Monday, May 12

Warning to Americans about Canada's Section 13

Think it can't happen here? Last week VDare published a report by Canadian FreeSpeecher Kathy Shaidle titled First they came for ... Canadian "Hate Speech" Totalitarianism.

Kathy's piece is a great summary of the Section 13 issue and provides important background on spectacular earlier cases related to Section 13, including Paul Fromm's.

At the end of the report VDare inserts a note about Senator Edward Kennedy's most recent attempt to pass U.S. federal "hate" legislation that is a blatant attempt to link freedom of speech with crime at the federal enforcement level. See this 2007 World Net Daily article on the issue.

Kennedy relies on a man named Alexander Tsesis for the rationale underpinning the hate crime legislation.

The name Tsesis will ring a bell for readers who looked through the list of expert witnesses called in Marc Lemire's Section 13 hearing. The Attorney General of Canada called Tsesis to bring his opinion to bear against Lemire's constitutional challenge to Section 13.

Mr Tsesis's opinion also plays a role in the arguments that Canada's Justice Minister Rob Nicholson has deployed in defense of Section 13.

Nicholson filed a brief on behalf of the Justice Ministry to further contest Lemire's challenge to Section 13. Today, Ezra Levant dissected some of the "junk history" that Nicholson invokes and adds this observation:
So who is this nut the government keeps quoting?

His name is Alexander Tsesis, a professor at a middling U.S. law school. Tsesis has two political clients: the Canadian Justice Department, and Sen. Edward Kennedy of Massachussets, tied with Barack Obama as the most left-wing senator in America. Tsesis is a left wing kook -- but the Canadian government hangs on his every word.
Why should Tsesis's views be supported by Canada's Conservative government? Ezra explains:
... the decision by the Justice Department to intervene was made before Rob Nicholson was the minister -- even before the Conservatives were the government. It was made when Irwin Cotler, the Liberal, was minister, if I'm not mistaken. Ever since then, federal lawyers have been beavering away in support of section 13, along with other tax-paid lawyers from the CHRC (and the gaggle of Jewish censors from the Canadian Jewish Congress, B'nai Brith and the Simon Wiesenthal Center).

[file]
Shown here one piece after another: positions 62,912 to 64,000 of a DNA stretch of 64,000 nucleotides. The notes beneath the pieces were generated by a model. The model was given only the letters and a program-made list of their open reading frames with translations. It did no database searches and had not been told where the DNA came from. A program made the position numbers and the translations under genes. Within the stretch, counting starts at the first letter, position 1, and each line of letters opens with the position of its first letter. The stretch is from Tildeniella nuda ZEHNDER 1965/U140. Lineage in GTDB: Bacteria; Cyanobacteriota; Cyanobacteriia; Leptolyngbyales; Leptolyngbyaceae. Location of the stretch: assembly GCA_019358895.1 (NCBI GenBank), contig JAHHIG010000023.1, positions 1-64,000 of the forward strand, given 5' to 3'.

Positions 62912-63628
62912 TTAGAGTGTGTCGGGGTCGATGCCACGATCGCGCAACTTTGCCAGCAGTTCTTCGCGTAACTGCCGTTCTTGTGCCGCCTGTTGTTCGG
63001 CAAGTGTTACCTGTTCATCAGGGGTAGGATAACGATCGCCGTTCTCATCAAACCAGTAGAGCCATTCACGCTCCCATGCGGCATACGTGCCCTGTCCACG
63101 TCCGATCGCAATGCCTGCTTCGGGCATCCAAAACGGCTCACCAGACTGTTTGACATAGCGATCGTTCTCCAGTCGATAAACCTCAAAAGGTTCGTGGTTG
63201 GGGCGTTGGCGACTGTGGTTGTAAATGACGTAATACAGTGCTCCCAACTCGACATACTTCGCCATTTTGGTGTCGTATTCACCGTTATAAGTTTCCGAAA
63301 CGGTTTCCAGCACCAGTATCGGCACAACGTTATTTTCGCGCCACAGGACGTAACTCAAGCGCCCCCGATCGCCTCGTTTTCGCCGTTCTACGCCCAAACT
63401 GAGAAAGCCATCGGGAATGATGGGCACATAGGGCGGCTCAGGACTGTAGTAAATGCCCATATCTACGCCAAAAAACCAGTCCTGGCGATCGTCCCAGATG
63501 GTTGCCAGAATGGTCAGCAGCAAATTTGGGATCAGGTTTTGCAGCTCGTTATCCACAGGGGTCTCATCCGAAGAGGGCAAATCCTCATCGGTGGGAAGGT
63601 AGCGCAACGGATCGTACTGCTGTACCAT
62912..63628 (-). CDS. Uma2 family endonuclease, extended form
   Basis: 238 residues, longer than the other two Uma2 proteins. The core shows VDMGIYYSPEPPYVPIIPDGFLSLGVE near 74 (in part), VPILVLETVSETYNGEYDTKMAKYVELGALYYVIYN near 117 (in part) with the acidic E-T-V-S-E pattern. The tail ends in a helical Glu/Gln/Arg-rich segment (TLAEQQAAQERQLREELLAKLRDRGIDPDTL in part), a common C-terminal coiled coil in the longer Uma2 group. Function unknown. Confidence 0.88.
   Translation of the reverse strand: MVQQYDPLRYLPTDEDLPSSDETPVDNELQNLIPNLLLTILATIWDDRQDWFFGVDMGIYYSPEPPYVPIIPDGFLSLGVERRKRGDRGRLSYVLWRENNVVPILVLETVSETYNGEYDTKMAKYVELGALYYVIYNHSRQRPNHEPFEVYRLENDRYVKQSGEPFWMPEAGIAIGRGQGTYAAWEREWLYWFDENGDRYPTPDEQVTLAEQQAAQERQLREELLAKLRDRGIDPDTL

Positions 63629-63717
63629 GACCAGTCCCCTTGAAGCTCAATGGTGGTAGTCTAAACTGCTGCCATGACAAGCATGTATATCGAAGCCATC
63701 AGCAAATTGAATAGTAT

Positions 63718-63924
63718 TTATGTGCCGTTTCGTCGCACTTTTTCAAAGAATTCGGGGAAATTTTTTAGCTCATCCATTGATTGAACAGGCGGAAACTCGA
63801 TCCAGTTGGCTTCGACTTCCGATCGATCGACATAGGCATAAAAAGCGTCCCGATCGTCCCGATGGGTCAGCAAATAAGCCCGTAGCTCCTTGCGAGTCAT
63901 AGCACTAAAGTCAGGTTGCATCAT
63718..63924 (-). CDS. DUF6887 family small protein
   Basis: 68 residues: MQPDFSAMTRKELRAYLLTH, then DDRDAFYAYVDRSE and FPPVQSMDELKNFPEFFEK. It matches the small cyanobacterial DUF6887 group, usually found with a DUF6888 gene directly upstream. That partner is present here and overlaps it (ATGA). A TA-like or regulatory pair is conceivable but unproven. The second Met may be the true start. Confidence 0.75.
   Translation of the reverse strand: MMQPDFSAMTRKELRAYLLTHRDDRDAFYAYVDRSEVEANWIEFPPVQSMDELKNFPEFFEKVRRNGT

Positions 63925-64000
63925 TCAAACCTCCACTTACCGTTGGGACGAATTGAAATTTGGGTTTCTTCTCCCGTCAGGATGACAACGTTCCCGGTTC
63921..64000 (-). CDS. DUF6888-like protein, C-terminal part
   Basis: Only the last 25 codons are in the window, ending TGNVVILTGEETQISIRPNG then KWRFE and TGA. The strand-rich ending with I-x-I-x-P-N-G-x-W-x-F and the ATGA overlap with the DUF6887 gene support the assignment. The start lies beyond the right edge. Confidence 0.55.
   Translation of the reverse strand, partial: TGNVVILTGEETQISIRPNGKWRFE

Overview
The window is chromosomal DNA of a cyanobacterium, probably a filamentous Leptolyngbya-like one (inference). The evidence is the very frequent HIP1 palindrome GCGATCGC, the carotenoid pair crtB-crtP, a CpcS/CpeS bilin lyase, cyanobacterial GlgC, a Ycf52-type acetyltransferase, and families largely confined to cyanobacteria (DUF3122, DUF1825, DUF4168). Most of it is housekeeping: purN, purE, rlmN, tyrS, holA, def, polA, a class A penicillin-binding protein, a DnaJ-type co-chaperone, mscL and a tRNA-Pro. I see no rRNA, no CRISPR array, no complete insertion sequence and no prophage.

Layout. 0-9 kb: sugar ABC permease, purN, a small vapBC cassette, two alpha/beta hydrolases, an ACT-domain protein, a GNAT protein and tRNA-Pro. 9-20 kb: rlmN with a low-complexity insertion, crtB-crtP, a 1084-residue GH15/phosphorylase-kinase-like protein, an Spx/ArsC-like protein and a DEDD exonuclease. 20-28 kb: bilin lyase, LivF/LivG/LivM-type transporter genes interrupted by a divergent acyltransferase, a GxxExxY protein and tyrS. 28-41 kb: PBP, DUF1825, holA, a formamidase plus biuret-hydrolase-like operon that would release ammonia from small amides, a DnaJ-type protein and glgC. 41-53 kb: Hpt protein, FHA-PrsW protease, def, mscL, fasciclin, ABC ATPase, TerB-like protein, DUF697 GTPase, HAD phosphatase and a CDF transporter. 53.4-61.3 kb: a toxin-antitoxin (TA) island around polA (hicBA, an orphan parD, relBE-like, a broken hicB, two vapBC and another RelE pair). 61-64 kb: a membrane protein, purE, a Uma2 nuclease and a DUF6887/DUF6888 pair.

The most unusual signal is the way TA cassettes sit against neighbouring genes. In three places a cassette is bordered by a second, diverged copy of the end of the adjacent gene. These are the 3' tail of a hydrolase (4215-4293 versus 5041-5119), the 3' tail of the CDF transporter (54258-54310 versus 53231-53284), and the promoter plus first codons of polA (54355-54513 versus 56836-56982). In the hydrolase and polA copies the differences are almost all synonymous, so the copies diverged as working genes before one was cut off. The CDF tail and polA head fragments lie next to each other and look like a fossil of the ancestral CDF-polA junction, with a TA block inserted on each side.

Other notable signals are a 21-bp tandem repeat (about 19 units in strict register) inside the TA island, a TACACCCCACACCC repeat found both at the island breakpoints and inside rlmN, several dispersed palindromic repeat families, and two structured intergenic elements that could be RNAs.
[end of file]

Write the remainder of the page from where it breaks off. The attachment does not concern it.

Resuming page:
Putting aside politics, if a previous Justice Minister instructed his lawyers to intervene in support of censorship, it's those lawyers' duty to do so until their instructions change. And, since the Conservatives have not yet changed course on section 13 -- or any other aspect of the Canadian Human Rights Commission -- it should not be surprising that Justice Department lawyers are still serving up the kind of junk history and psychobabble that is evident in this memorandum.
Now read the psychobabble and junk history, and realize it's only a matter of time, which will approach fast if Obama takes the White House, before an American version of Section 13 goes into effect.
9:00 PM Update:
The blogger Blazing Catfur has just sent me the following link with the comment that Anuj C. Desai does a good job of refuting Tsesis's thesis.

It turns out that Tsesis published a book in 2002 that is obviously the inspiration for the thinking behind Sen. Kennedy's hate legislation and the argument posed by Canada's Justice Ministry against striking Section 13.

The 2002 book is titled, Destructive Messages: How Hate Speech Paves the Way for Harmful Social Movements.

In his overview of the book Desai writes:
Alexander Tsesis sets forth a thesis about the relationship between what he refers to as “hate speech” and
action that follows from it. His broad claim about the relationship is simple and straightforward: When systematically developed over long periods of time, “hate speech” lays the foundation for harmful social movements that ultimately result in the oppression and persecution of “outgroups.”

From this premise he argues that United States courts should abandon the rule that advocacy or incitement must be likely to result in imminent harm before it can be constitutionally proscribed,7 and that legislatures should criminalize “hate speech.” He then concludes the book with a proposed statute to do just that. [...]
Here is the PDF of Desai's discussion, which is titled, Attacking Brandenburg with History: Does the Long-Term Harm of Biased Speech Justify a Criminal Statute Suppressing It?

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